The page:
Acute lymphoblastic leukaemia: long-term outcomes described for childhood ALL survivors
Childhood acute lymphoblastic leukaemia (ALL): A paper published online on 29 December in Cancers describes long-term adverse and positive outcomes for survivors of childhood acute lymphoblastic leukaemia (ALL)
Charlotte Sleurs, Ph.D., of the University Hospital of Leuven in Belgium, and colleagues examined potential risk factors for reduced quality of life and life course challenges in long-term survivors of childhood ALL enrolled in studies between 1971 and 1998.
Self-assessment questionnaires were obtained from 186 survivors (median time since diagnosis: 20.5 years), including the Short Form Health Survey (SF-12) and the Impact of Cancer-Childhood Survivors (IOC-CS).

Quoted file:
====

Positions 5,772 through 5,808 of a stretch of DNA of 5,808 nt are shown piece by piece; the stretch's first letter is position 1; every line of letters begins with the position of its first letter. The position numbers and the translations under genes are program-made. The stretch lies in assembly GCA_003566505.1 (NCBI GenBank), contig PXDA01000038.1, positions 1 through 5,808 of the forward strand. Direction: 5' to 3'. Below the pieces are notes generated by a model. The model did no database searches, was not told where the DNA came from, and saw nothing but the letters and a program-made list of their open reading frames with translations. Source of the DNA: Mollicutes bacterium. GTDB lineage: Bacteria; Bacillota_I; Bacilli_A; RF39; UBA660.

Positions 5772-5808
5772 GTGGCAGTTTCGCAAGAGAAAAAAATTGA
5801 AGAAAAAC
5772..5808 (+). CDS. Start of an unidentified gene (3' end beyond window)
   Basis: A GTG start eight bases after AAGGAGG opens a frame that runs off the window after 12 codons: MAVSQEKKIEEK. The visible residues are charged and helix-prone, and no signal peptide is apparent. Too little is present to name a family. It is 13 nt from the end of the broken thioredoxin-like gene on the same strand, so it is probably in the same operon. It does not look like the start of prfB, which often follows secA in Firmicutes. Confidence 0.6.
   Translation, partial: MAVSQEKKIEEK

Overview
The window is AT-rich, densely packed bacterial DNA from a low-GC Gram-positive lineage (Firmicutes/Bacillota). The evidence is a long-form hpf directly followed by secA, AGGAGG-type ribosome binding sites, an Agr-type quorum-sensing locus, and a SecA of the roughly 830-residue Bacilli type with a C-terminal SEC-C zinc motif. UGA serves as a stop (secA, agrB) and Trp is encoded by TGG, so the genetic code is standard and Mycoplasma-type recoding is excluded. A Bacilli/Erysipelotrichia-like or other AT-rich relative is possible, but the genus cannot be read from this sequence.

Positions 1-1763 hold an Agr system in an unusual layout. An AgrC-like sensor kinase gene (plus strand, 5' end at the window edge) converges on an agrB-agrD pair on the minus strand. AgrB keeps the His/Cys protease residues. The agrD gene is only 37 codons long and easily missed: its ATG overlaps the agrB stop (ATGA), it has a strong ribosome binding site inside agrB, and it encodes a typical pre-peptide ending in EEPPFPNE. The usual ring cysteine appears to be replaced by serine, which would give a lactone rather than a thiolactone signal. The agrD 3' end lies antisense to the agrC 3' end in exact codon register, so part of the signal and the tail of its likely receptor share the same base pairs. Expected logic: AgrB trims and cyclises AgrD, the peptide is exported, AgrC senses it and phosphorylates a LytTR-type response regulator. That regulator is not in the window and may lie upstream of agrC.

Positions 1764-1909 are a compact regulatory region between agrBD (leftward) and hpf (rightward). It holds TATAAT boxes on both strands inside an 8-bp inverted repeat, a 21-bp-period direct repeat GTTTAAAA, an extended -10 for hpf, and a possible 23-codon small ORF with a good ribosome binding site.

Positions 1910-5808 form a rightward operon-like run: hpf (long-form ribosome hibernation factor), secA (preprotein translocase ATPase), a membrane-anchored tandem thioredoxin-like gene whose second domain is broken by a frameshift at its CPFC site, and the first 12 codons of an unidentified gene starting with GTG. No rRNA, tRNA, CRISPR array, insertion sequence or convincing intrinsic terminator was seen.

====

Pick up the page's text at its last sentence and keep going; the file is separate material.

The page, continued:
Childhood acute lymphoblastic leukaemia (ALL): Researchers observed no association for SF-12 mental component scores with any risk factor
High-risk relapsed, irradiated, and National Cancer Institute patients had lower physical component scores.
In female, younger (less than 6 years of age) and relapsing patients, the IOC-CS subscale of lifetime challenges was more negatively influenced by cancer.
In relapsing patients compared to non-relapsing patients, the subscale of personal growth was more positively influenced, whereas body and health and socialisation were less positively influenced.
In older patients (more than 6 years of age), socialisation was influenced more positively.
“Since younger, female and relapsing patients might manifest more life problems until many years after treatment, psychosocial support focusing on this problem might be recommended,” the authors write.
“On the other hand, relapse, irradiation and high-risk categorisation could lead to more physical difficulties, which should receive specialised physiotherapy interventions, including support for a healthier lifestyle.”